Pope Benedict’s Prayer for America

Pope Benedict loves the Americas, that much is clear.

Just look at what he told a group of cardinals, bishops, priests, religious and laity from the American continent who were gathered for a congress in Rome to commemorate the 15th anniversary of the Synod Bishops for America.

I call it his “Prayer for America” — the last part is my favorite:

Dear friends, the love of Christ impels us to devote ourselves without reserve to proclaiming his Name throughout America, bringing it freely and enthusiastically to the hearts of all its inhabitants. There is no more rewarding or beneficial work than this. There is no greater service that we can provide to our brothers and sisters. They are thirsting for God.

For this reason, we ought to take up this commitment with conviction and joyful dedication, encouraging priests, deacons, consecrated men and women and pastoral agents to purify and strengthen their interior lives ever more fully through a sincere relationship with the Lord and a worthy and frequent reception of the sacraments.

This will be encouraged by suitable catechesis and a correct and ongoing doctrinal formation marked by complete fidelity to the word of God and the Church’s magisterium and aimed at offering a response to the deepest questions and aspirations of the human heart. The witness of your faith will thus be more eloquent and incisive, and you will grow in unity in the fulfilment of your apostolate.

A renewed missionary spirit and zealous generosity in your commitment will be an irreplaceable contribution to what the universal Church expects and needs from the Church in America.

Remember, earlier this year Pope Benedict canonized two American saints, including Kateri Tekakewitha, the first Native American saint.

He has visited the United States, Mexico, Cuba and Brazil. He will visit Brazil again, God willing, next summer for World Youth Day and he has also promised to try to visit Philadephia in 2015 for the World Meeting of Families.

To bring about this renewed missionary spirit, the pope recently released a new motu proprio outlining how he intends to reform the identity of Catholic charitable initiatives. I’m excited to comment more on that when I get a chance to read it more closely.

Archbishop Chaput, meanwhile, has been writing beautifully on the value of new ecclesial communities and movements in the life of the Church in the Americas:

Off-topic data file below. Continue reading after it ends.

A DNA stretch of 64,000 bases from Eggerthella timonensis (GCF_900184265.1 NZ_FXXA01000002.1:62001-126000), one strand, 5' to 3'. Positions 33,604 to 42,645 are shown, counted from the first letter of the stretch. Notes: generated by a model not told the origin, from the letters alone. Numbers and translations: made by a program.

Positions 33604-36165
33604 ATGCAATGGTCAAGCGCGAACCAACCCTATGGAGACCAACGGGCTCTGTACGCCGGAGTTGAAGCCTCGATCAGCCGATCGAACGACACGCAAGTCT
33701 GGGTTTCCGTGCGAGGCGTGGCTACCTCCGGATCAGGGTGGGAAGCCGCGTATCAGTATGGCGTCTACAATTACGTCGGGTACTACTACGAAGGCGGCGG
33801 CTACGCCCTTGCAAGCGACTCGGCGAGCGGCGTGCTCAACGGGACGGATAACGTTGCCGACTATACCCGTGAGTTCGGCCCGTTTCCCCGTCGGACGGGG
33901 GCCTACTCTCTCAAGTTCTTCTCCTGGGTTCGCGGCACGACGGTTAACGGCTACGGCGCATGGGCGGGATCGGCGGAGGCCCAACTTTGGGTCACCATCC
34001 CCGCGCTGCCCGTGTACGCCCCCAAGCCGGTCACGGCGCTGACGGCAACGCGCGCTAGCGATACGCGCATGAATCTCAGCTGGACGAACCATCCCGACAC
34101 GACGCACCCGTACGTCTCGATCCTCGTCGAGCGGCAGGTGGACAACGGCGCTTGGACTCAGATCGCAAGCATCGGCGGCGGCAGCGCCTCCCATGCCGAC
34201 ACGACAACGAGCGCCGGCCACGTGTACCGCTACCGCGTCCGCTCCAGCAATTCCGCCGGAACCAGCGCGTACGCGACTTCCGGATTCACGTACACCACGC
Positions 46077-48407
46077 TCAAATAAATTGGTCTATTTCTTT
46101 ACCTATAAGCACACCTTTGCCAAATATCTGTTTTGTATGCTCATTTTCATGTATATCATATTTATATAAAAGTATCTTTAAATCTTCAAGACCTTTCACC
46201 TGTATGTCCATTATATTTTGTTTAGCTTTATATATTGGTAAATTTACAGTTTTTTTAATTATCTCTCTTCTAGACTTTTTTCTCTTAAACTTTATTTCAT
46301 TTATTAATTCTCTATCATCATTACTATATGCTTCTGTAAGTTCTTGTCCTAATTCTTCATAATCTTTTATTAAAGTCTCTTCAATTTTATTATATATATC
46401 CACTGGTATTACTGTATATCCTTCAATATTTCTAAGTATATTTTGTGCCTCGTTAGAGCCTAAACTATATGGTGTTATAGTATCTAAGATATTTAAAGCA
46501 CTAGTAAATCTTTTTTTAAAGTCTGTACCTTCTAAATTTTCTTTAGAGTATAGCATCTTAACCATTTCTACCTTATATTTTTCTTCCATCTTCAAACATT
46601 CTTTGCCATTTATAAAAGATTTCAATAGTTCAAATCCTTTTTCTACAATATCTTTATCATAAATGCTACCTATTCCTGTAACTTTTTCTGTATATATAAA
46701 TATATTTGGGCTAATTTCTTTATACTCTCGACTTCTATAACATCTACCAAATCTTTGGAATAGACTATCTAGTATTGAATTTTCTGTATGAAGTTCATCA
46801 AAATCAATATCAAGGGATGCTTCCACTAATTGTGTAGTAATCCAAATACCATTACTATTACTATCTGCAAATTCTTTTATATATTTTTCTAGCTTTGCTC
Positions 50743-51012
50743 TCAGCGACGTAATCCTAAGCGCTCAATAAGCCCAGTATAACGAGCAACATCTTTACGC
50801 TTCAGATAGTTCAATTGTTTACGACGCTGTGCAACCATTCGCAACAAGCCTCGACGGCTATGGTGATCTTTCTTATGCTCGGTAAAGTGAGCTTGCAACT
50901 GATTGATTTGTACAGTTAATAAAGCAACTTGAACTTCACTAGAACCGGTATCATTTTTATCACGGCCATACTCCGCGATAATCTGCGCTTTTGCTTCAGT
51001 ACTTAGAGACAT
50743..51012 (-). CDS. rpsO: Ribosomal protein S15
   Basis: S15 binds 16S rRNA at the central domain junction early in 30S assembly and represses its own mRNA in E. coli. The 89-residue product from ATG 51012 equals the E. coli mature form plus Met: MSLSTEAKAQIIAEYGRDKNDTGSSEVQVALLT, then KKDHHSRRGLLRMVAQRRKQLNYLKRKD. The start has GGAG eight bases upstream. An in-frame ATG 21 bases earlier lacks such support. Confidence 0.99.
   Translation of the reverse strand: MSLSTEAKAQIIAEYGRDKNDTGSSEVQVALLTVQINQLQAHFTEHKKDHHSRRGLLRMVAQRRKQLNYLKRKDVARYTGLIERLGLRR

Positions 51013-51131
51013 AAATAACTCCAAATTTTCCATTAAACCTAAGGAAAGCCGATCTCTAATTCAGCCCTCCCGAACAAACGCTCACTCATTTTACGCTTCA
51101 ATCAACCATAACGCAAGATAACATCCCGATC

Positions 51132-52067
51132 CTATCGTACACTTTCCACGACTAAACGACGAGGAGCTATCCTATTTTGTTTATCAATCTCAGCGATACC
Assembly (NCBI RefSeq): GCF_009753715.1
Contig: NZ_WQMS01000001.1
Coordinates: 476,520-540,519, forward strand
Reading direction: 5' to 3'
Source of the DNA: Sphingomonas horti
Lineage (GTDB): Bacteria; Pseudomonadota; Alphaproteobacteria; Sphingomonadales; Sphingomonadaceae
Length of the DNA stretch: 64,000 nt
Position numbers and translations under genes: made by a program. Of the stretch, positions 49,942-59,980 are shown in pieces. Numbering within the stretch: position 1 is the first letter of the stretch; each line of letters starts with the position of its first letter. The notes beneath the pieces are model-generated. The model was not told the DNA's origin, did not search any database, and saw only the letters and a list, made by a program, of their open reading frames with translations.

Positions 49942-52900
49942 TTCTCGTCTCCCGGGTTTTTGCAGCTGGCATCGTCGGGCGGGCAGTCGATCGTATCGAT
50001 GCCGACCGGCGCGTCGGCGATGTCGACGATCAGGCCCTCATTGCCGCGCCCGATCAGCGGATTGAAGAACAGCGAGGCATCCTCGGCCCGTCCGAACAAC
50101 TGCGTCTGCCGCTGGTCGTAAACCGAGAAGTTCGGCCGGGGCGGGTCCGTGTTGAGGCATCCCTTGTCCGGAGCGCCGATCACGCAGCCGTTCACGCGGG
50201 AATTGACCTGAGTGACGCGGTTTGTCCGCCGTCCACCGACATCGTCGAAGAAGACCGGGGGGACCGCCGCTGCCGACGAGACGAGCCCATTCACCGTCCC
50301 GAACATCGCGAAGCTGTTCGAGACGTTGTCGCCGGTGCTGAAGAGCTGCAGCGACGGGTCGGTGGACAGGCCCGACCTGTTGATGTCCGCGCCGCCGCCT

[These movements are] alive in Jesus Christ, and their new life and energy spill out into the whole Church. What they can bring to the Church is a clear and honest view of our pastoral realities—including the failures and flaws of the Church herself; a view tempered by love, ruled by fidelity, but unencumbered by legacy, habits of the past, or an investment in keeping things the way they are.

The essence of these communities is a new spirit of Christian equality rooted in the mandate of baptism, honoring each vocation in the Church for its unique task and importance, but recognizing that the call to holiness is universal, and that the mission to “make disciples of all nations” belongs to all of us in equal measure—ordained, consecrated, and lay.

A holy impatience; the passion of youth; a sober understanding of the culture that shapes us; a zeal for Jesus Christ guided by deep intellectual formation; and a demand for excellence in all things for the sake of God’s glory—these are all marks of the best of the new ecclesial communities. And they’re the tools God uses throughout history to make all things new. The fruitfulness of these communities and movements comes from living the new evangelization without compromise and at personal cost, instead of planning for it and talking about it, but never actually doing it.

Nothing is more powerful than the witness of Christian men and women loving God and serving God’s people; working together; and sharing lives of courage, joy, and friendship. In an age of aggressive individualism and the isolation it breeds, the new ecclesial movements offer two absolutely priceless gifts: community and purpose.

These new sources of renewal, of course, are not only appearing “outside” of the structure of the Church (they are in fact grafted to the Church and draw their vitality from her) — the bishops themselves are also mapping the path to Catholic renewal in the United States  through their five resolutions for American Catholics in 2013.

I think of these new initiatives as God beginning to answer Pope Benedict’s prayer for America.

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